What is being heralded as the last frontier of aviation around in the world, the first non-stop commercial airline flight from New York to Sydney landed yesterday after 19 hours 16 minutes in the air.
A total of 49 Qantas Airways passengers and crew were on the flight, which was used to run a series of experiments to assess health and well-being onboard. Data from these experiments will be used help shape the crew rostering and customer service of Qantas’ ultra long haul flights in future – including Project Sunrise .
Business travellers are especially interested in the results of this test as questions remain around the occupational health and safety issues associated with travelling onboard an aircraft for more than 19 hours. The toll of business travel is already a widely discussed issue within organisations both from a physical and mental perspective. Qantas seems to be well aware of this and is taking every precaution to limit the impacts of long-haul travel.
The New York-Sydney flight include a range of tests from monitoring pilot brain waves, melatonin levels and alertness, through to exercise classes for passengers. Cabin lighting and in-flight meals were also adjusted in ways that are expected to help reduce jetlag.
Arriving in Sydney, Qantas Group CEO Alan Joyce said: “This is a really significant first for aviation. Hopefully, it’s a preview of a regular service that will speed up how people travel from one side of the globe to the other.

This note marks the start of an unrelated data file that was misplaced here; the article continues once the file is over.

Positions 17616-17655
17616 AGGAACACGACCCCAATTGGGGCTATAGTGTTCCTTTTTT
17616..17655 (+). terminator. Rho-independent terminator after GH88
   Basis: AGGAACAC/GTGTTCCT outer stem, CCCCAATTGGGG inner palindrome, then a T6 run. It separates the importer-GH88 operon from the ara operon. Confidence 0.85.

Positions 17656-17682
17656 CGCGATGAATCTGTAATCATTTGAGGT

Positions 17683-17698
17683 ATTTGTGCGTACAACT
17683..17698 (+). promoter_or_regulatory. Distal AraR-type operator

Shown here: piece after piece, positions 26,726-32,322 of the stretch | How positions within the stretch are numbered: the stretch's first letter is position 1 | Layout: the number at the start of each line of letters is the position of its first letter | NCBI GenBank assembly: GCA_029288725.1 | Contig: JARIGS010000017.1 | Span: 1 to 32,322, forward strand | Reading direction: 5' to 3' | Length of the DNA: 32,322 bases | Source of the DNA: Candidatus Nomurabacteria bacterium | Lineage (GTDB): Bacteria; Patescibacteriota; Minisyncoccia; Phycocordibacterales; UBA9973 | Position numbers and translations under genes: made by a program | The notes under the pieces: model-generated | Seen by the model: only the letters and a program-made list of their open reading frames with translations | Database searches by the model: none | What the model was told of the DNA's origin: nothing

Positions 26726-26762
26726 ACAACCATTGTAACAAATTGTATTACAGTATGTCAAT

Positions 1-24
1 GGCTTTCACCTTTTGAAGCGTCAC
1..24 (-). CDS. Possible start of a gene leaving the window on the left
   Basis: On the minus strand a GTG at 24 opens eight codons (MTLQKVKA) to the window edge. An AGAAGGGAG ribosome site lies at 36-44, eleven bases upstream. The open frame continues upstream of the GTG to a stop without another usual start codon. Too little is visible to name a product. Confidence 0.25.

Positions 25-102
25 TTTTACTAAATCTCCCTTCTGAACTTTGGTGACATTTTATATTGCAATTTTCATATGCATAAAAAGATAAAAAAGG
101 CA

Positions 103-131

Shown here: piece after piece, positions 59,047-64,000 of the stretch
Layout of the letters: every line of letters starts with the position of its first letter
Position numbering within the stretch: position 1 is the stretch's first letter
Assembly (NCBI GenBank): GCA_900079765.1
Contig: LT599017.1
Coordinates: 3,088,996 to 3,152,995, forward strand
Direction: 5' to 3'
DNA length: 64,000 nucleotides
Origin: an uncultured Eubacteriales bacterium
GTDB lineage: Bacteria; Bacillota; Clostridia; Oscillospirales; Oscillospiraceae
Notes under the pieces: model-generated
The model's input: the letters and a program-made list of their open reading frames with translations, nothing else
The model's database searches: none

“We know ultra long haul flights pose some extra challenges but that’s been true every time technology has allowed us to fly further. The research we’re doing should give us better strategies for improving comfort and wellbeing along the way.
“Night flights usually start with dinner and then lights off. For this flight, we started with lunch and kept the lights on for the first six hours, to match the time of day at our destination. It means you start reducing the jetlag straight away.
“What’s already clear is how much time you can save. Our regular, one-stop New York to Sydney service (QF12) took off three hours before our direct flight but we arrived a few minutes ahead of it, meaning we saved a significant amount of total travel time by not having to stop,” added Mr Joyce.
Qantas Captain Sean Golding, who led the four pilots operating the service, said: “The flight went really smoothly. Headwinds picked up overnight, which slowed us down to start with, but that was part of our scenario planning. Given how long we were airborne, we were able to keep optimising the flight path to make the best of the conditions.
“We had a lot of interest from air traffic controllers as we crossed through different airspace because of the uniqueness of this flight. We also had a special sign off and welcome home from the control towers in New York and Sydney, which you don’t get every day.
“Overall, we’re really happy with how the flight went and it’s great have some of the data we need to help assess turning this into a regular service,” said Captain Golding.
Two more research flights are planned as part of the Project Sunrise evaluations – London to Sydney in November and another New York to Sydney in December. Emissions from all research flights will be fully offset. A decision on Project Sunrise is expected by the end of the year.